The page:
I Believe, Help My Unbelief
Just before today’s scripture, Jesus stood atop a mountain with Peter, James, and John. There Christ’s radiant divinity shone forth. There Jesus revealed himself as the Messiah to them. There Jesus explained he must suffer and die to complete God’s mission to save the world. That transfiguration mountaintop was a sneak preview of Easter resurrection for Peter, James, and John. Jesus showed them who he is and what he will do, and he hinted at what was to come on the cross and on Easter. So after this sneak preview of Easter… it is logical to conclude we would then get a sneak preview of Pentecost, of the birth of the Church, of what life would be like after Jesus left his disciples to return to heaven, of what life would be like in our own day.
So it’s no wonder then, that Jesus here? He’s real disappointed, angry even. “You faithless generation! How much longer must I be among you? How much longer must I put up with you?” But here’s the key: remember what just happened. Jesus previews his Easter glory, comes down to his followers thinking about how they’ll lead the Church afterwards, and rather than virtuous, trustworthy disciples he can feel safe leaving behind… Jesus instead finds a mess. Not only have the disciples failed to heal the man’s son. Not only are the disciples now arguing with rival scribes instead of doing good in Christ’s name. Perhaps worst of all, the man and his son who actually want the healing… they’ve been shoved aside so the disciples can better argue, for we are told the man must call out to Jesus from the great crowd encircling the disciples’ bickering. Jesus’ remarks aren’t meant for the man or his son: Christ’s rebuke is for his disciples. With Easter on his mind and the Church that was to come after, Jesus rebukes his disciples who are failing to live up to their calling: “You faithless followers! How long will I have to deal with you? Fine, I’ll handle this myself… again.” We’ve earlier seen both Jesus and disciples heal and cast out spirits in Mark’s gospel, so that in itself is nothing unusual here. What’s new, the central problem, our focus in this scene… is not the sick child—we know he’ll be healed by the end—but rather the weak faith of Christ’s disciples. Not only their weak faith now in this moment but their weak faith in the days ahead when Christ is no longer around to personally save their bacon.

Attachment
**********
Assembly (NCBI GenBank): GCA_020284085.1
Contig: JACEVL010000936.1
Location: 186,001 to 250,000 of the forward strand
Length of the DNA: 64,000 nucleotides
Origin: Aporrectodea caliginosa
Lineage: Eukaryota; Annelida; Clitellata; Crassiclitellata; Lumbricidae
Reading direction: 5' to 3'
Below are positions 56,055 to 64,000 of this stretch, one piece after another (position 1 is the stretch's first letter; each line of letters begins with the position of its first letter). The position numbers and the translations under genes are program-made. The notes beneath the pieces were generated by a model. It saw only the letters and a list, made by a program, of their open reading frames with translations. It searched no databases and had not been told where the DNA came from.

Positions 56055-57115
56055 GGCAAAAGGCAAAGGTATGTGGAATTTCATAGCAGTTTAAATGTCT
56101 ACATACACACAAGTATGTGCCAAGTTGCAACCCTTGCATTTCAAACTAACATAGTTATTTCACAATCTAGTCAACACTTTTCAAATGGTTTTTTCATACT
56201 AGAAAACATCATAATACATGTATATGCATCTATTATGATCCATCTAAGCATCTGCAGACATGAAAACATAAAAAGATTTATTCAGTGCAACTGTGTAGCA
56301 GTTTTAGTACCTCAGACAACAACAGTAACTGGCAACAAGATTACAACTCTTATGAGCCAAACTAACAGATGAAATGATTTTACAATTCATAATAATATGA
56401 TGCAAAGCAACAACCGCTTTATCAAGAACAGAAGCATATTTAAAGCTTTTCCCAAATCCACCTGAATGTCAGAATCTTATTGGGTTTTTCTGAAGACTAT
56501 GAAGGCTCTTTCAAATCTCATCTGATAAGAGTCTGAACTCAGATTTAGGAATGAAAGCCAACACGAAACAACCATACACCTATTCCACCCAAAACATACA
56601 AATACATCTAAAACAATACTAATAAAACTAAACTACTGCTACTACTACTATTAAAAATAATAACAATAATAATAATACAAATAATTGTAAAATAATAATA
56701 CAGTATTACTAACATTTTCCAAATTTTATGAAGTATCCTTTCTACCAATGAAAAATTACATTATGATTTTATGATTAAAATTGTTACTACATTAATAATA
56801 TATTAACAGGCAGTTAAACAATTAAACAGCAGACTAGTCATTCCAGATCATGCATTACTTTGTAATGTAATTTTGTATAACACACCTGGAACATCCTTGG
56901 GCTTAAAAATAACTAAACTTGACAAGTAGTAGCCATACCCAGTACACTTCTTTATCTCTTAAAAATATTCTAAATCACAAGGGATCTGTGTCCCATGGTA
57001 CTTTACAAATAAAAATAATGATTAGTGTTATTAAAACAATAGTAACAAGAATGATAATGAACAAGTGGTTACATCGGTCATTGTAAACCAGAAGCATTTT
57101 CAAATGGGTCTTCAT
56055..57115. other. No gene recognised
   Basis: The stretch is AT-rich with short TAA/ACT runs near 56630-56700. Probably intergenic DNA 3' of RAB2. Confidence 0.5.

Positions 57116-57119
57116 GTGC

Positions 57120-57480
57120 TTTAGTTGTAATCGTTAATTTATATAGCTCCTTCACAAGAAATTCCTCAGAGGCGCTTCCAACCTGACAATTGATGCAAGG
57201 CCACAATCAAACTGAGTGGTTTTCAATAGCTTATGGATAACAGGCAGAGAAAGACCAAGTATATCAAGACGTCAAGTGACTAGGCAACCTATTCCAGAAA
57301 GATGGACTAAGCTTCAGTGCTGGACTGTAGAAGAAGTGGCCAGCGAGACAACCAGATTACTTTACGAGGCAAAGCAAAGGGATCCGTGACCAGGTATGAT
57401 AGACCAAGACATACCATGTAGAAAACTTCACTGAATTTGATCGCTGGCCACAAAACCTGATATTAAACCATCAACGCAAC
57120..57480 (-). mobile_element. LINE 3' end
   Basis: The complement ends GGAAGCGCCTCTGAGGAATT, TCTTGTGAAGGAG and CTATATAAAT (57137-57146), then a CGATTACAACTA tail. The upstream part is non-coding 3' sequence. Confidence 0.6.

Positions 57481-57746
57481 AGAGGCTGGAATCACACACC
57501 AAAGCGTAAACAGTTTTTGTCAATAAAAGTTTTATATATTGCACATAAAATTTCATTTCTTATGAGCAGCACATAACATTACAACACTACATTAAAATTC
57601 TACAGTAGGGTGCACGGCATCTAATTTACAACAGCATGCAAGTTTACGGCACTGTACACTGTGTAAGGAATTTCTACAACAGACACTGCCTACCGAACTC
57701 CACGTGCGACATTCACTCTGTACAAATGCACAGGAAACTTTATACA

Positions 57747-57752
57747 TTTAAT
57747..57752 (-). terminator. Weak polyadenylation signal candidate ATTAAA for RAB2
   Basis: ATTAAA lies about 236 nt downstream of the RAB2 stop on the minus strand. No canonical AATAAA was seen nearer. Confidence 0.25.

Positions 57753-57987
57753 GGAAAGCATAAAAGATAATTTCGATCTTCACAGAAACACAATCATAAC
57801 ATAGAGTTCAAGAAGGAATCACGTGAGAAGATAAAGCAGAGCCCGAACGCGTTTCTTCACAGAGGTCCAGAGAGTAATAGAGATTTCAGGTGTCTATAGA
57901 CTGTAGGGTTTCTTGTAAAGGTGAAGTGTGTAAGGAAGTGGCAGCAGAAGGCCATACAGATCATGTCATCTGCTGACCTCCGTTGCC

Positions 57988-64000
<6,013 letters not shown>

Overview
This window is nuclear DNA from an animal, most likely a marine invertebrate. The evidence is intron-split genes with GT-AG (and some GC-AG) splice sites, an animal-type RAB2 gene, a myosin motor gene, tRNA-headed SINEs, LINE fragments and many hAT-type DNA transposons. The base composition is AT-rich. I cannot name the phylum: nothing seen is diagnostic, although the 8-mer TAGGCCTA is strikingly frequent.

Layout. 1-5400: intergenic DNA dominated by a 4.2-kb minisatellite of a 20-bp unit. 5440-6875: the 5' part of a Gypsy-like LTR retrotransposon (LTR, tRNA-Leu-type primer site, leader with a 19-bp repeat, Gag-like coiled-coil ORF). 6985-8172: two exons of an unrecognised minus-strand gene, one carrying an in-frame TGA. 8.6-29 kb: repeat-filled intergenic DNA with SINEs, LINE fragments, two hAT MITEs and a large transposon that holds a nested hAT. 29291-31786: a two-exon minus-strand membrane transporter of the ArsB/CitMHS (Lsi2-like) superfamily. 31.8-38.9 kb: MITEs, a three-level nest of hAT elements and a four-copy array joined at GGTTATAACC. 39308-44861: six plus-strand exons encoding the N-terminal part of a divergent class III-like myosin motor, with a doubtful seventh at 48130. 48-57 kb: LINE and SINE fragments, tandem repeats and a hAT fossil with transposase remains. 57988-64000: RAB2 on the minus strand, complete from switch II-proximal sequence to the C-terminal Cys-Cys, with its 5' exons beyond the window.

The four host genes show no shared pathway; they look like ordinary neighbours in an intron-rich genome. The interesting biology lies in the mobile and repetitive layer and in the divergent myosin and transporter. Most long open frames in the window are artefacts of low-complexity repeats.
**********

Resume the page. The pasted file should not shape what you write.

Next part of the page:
Speaking of disappointments, let’s about my family. When I was a child, we all watched a sitcom together around Thanksgiving. In the show, a girl answered her older brother’s phone call to their father, and to get their dad’s attention, she calls out: “Dad! It’s your oldest disappointment!” While amusing, what was better was my own mother’s follow-up. That Christmas we all received pajamas from her, each with a custom label sewn onto the leggings. My big sisters and I received pajamas that respectively read, “Oldest disappointment, middle disappointment, and youngest disappointment.” My six-foot-five brother-in-law received pajamas that read, “The biggest disappointment,” while my other sister’s soon-to-be-fiancé received pajamas that said, “The latest disappointment.” Of course, this was long before I even met my wife, so Carrie was spared the disappointing pajamas. But still, for years we wore them every Christmas, and being called disappointing was how my brothers-in-law knew they were in.
Now I don’t know about you, but sometimes I feel like Jesus does in today’s gospel. Sometimes I too get disappointed in the Church, in my fellow Christians, even in myself. It’s cliché to mention, but we’ve all seen the countless articles on Christian leaders going astray, whether it’s by embezzling money, abusing children, promising goods they can’t deliver, cashing in spiritual fame for worldly power, and most common and worst of all being total hypocrites. But outside the daily news, we get disappointed in the Church in our own daily lives. I’m certain there have been times when your fellow believers have wronged you, let you down, acted no different or even worse than nonbelievers. I’m sure I’ve disappointed you at times. Yet even closer and more discouraging than the folks next to you in the pews… I’m sure we all disappoint ourselves as Christians at times. We all have moments we regret, when we should have said something, should have done something, those moments the devil loves playing over and over in an anxious mind to push you to despair. Does this discouragement and doubt… does it put our faith in jeopardy? Does it mean we aren’t really Christian? How do we escape it?